Galatians 6:7 Do not be deceived, God is not mocked; for whatever a man sows, that he will also reap. 8 For he who sows to his flesh will of the flesh reap corruption, but he who sows to the Spirit will of the Spirit reap everlasting life. 9 And let us not grow weary while doing good, for in due season we shall reap if we do not lose heart. 10 Therefore, as we have opportunity, let us do good to all, especially to those who are of the household of faith.

2 Cor. 6:1-10: Brethren, working together [συνεργοῦντες] with him, then, we entreat you not to accept the grace of God in vain [εἰς κενὸν].

St. John Chrysostom, in his commentary on the Gospel of St. Matthew, writes: “Let us contribute alike money, eagerness in helping, care for others, and all things for our neighbor's benefit. For the talents in this parable are each person's ability and power, whether by caring for others, or by giving money, or by teaching, or by any other such means. Let no one say, ‘I have but one talent, and I can do nothing.’ For you can bring about fruit even with one talent. You are not poorer than the widow of the Gospels. You are not more unlearned than Peter and John who ‘were uneducated, common men' (Acts 4:13); but nevertheless, because they showed zeal and did all things for the common good, they attained to heaven. For nothing is so pleasing to God, and makes one His friend, as to live for the common benefit.”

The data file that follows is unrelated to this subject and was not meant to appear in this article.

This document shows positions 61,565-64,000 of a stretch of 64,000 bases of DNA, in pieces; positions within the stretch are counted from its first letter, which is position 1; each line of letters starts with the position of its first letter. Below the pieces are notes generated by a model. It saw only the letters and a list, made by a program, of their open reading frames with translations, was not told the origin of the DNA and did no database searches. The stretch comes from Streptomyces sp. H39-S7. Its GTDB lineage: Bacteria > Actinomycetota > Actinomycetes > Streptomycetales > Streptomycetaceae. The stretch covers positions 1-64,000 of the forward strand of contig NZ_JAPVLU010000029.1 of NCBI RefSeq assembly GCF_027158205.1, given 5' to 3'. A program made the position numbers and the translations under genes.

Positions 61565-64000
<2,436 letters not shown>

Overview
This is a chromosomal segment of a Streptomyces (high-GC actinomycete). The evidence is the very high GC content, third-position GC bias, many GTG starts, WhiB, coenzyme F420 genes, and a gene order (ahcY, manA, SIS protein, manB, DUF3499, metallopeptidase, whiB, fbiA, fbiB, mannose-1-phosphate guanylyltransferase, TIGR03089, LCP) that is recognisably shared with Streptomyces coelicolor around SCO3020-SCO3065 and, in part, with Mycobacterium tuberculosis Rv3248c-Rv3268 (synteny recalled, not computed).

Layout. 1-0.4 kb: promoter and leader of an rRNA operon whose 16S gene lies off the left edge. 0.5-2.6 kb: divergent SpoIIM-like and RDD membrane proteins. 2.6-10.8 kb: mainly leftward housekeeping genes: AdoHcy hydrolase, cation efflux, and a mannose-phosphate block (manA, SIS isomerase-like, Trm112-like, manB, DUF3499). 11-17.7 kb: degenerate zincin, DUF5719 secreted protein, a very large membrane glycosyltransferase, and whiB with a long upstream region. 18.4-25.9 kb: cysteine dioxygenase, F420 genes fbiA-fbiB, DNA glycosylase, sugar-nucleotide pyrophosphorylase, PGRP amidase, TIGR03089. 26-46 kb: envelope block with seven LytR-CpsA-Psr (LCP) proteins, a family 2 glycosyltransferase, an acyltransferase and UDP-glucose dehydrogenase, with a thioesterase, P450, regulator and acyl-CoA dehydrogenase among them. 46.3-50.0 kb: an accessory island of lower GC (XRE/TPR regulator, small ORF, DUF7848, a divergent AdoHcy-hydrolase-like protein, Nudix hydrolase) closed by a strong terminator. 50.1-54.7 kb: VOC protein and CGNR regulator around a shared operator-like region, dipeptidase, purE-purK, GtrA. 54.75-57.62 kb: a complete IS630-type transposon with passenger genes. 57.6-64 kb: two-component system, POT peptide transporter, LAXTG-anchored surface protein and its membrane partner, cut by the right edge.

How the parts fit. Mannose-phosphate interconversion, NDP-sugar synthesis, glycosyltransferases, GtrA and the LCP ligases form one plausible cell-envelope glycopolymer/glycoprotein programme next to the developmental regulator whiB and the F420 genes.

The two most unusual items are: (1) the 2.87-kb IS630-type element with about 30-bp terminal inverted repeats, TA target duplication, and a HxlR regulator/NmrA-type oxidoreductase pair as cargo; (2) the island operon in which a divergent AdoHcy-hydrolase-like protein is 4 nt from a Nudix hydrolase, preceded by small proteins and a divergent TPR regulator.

YOU OUGHT TO HAVE INVESTED MY MONEY. CHRYSOSTOM: What then does the Master say? “You ought to have invested my money with the banker.” You ought to have spoken to someone and received his advice and been admonished. Are the bankers bad people? That is not for you to say. What could be more gentle than this? Those who give money at interest keep close accounts on its repayment. But you have not done anything with it. You ought to have given it to someone else to work with and required them to report to you. I require it back with increase, that is, with some good works to boot. You ought to have done the easy part and left with someone else the part that is more difficult. THE GOSPEL OF MATTHEW, HOMILY 78.2–3.38

One commentator describes one talent as “the wage of an ordinary worker for fifteen years.” At any rate, the point is not the precise amount but rather that it was a large sum (like a “million dollars” or a “huge amount” in modern speech).

according to his own capability: The master calibrated the amount according to ability to each servant. This motif coupled with the use of “talent” in the story line led to the use of the term “talent” to describe one’s natural ability to do something.

25:16–17. Those with sufficient capital could invest it at a profit; for instance, they could lend it to moneychangers who would use it to turn a profit and give them a substantial share. Lending money at interest directly was also profitable, given the exorbitant interest rates of the period. The normal Roman rate for private loans was twelve percent, though one patron is reported to have lent to an entire city at roughly fifty percent interest! Because most people did not have capital available for investment, those who did could reap large profits.

25:24–25. The smallest possible investment, providing some interest on a savings deposit, could not have endangered the deposit; it would have been as safe as burying the money. The third slave should have known better; he simply did not care what happened to his master’s property (see comment on 25:15–17). The phrase “You have what is yours” was used in Jewish transactions to say, “I am not responsible for this any further.”